Last spring, engineers from Barcelona sent a sperm injector robot they designed to the New Hope Fertility Center in New York. Using a Sony PlayStation 5 controller, they operated a robotic needle. Looking at a human egg through a camera, the needle moved forward on its own, penetrating the egg and depositing a single sperm. In total, the robot was used to fertilize more than a dozen eggs. In spring 2023, two girls were born that were conceived in this way. The start-up that developed the robot, Overture Life, claims its device is a first step toward automation of in vitro fertilization, or human fertilization on an industrial scale. What a nightmare!
According to these mad scientists, the main goal of automating IVF is to deliver many more babies. About 500,000 babies are born each year worldwide through IVF, but most people who need help having children do not have access to or cannot afford this fertility medicine. The goal is to increase the number of children born each year from half a million to 30 million. Although a complete fertility machine does not yet exist, automation of parts of the process, such as sperm injection, egg freezing or embryo breeding, could enable more radical innovations, such as gene editing or even artificial wombs.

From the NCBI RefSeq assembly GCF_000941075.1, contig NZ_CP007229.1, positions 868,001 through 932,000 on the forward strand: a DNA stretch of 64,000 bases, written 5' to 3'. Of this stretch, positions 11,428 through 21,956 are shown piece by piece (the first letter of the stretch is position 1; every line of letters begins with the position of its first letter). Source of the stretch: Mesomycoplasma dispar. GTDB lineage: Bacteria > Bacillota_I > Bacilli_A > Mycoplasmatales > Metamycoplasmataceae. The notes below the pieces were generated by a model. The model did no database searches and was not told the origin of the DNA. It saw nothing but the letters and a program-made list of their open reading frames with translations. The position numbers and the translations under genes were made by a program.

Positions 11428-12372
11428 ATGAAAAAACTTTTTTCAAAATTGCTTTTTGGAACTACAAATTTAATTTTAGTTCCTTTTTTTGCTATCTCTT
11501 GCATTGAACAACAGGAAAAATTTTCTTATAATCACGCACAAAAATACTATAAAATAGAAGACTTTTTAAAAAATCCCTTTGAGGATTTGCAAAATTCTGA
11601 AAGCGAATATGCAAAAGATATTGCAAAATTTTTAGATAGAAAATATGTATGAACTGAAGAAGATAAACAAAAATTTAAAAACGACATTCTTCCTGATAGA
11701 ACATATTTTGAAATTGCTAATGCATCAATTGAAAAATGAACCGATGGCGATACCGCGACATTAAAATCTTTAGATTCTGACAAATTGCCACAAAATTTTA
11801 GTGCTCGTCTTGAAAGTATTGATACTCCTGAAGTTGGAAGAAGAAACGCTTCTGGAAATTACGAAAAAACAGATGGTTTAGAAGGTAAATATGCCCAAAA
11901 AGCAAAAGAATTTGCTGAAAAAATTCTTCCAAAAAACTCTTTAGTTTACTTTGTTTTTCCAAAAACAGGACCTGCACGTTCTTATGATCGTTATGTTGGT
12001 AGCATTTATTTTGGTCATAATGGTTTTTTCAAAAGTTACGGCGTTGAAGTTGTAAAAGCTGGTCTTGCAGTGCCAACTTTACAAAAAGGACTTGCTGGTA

The average cost of an IVF baby in the United States is $83,000, including failures, which are frequent. The goal is to reduce the cost by 70 percent, which is possible if success rates increase. The MIT Technology Review identified half a dozen startups with similar goals, with names such as AutoIVF, IVF 2.0, Conceivable Life Sciences and Fertilis. Some have roots in university laboratories specializing in miniaturized lab-on-a-chip technologies. So far Overture is the one that has raised the most: about $37 million from investors such as Khosla Ventures and Susan Wojcicki, the former CEO of YouTube. We are on the threshold of a terrible and disturbing new world in which man and woman are and will be increasingly useless.